Integration Testing Your Web APIs

Integration Testing. Without a server. AND database? Yes, it can be done. In today's post, we demonstrate this awesome capability.

Last Updated: • Develop •
Chalkboard with the word TEST on it.

With JavaScript frameworks like Angular and React, every Single-Page Application (SPA) requires API calls for the application to function properly.

You always have to test your APIs before deploying them with your application. Unit tests are great for unit level code, but how could you test your API in a dev-related environment with test data?

There's always mocking frameworks, but it just isn't the same.

You could always create a new environment, but it would require a test database.

So what do you do?

Build a Virtual Server

When I first found out about this, I was blown away.

With ASP.NET Core 2.1 and higher, you can create a virtual server to "integration test" your API...

...with test data!

I first found out about this when I watched the Visual Studio Toolbox on Channel 9 with Chris Woodruff explaining how to build web APIs with ASP.NET Core.

Then I decided to check it out further and found more details about Integration Tests in ASP.NET Core on doc.microsoft.com

The basis is built on a new class called WebApplicationFactory. This allows you to take your existing Startup in your API project and use it for integration tests.

It can even has the capabilities to use Entity Framework's InMemory Database to return test records.

Setting up the project

In your solution, you should have your API project and a unit test project available (if you don't have a unit test project, shame on you). ;-)

In your unit test project, create a new folder called IntegrationTests.

I also created an Infrastructure folder for the "integration server."

The TestHost.cs is the server piece of the integration tests and shows a number of interesting concepts.

UnitTestProject1\Infrastructure\TestHost.cs

using System;
using APIIntegrationDemo;
using APIIntegrationDemo.Context;
using Microsoft.AspNetCore.Hosting;
using Microsoft.AspNetCore.Mvc.Testing;
using Microsoft.EntityFrameworkCore;
using Microsoft.Extensions.DependencyInjection;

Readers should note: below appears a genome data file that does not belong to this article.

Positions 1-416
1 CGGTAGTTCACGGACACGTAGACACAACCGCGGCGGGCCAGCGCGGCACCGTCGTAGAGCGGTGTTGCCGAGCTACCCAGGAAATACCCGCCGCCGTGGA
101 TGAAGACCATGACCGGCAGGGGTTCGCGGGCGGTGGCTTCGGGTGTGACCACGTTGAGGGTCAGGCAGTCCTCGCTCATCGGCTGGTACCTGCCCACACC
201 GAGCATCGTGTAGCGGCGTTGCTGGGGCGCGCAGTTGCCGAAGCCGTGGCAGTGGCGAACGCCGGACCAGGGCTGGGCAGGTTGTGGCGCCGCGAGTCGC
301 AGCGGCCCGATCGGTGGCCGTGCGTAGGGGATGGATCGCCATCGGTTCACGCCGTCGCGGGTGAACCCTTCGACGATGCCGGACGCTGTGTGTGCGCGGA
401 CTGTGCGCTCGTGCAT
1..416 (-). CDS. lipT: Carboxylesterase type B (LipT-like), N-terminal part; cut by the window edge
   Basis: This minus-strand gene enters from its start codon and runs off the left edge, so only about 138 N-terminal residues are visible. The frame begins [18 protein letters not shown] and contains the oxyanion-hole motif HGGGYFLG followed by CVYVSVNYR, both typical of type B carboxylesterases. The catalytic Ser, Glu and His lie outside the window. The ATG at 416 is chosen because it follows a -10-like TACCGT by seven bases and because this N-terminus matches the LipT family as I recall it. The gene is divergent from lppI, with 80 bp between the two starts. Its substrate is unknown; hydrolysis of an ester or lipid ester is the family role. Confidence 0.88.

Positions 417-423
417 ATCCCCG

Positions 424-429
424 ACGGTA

using Microsoft.Extensions.Logging;
namespace UnitTestProject1.Infrastructure
{
    public class TestHost<TStartup> : WebApplicationFactory<Startup>
    {
        protected override void ConfigureWebHost(IWebHostBuilder builder)
        {
            builder.ConfigureServices(services =>
            {
                // Create a new service provider.
                var serviceProvider = new ServiceCollection()
                    .AddEntityFrameworkInMemoryDatabase()
                    .BuildServiceProvider();

                // Add a database context (AppDbContext) using an in-memory database for testing.                 services.AddDbContext<DisneyContext>(options =>                 {                     options.UseInMemoryDatabase("IntegrationTests");                     options.UseInternalServiceProvider(serviceProvider);                 });
                // Build the service provider.                 var sp = services.BuildServiceProvider();
                // Create a scope to obtain a reference to the database contexts                 using (var scope = sp.CreateScope())                 {                     var scopedServices = scope.ServiceProvider;                     var context = scopedServices.GetRequiredService<DisneyContext>();
                    var logger = scopedServices.GetRequiredService<ILogger<TestHost<TStartup>>>();
                    // Ensure the database is created.                     context.Database.EnsureCreated();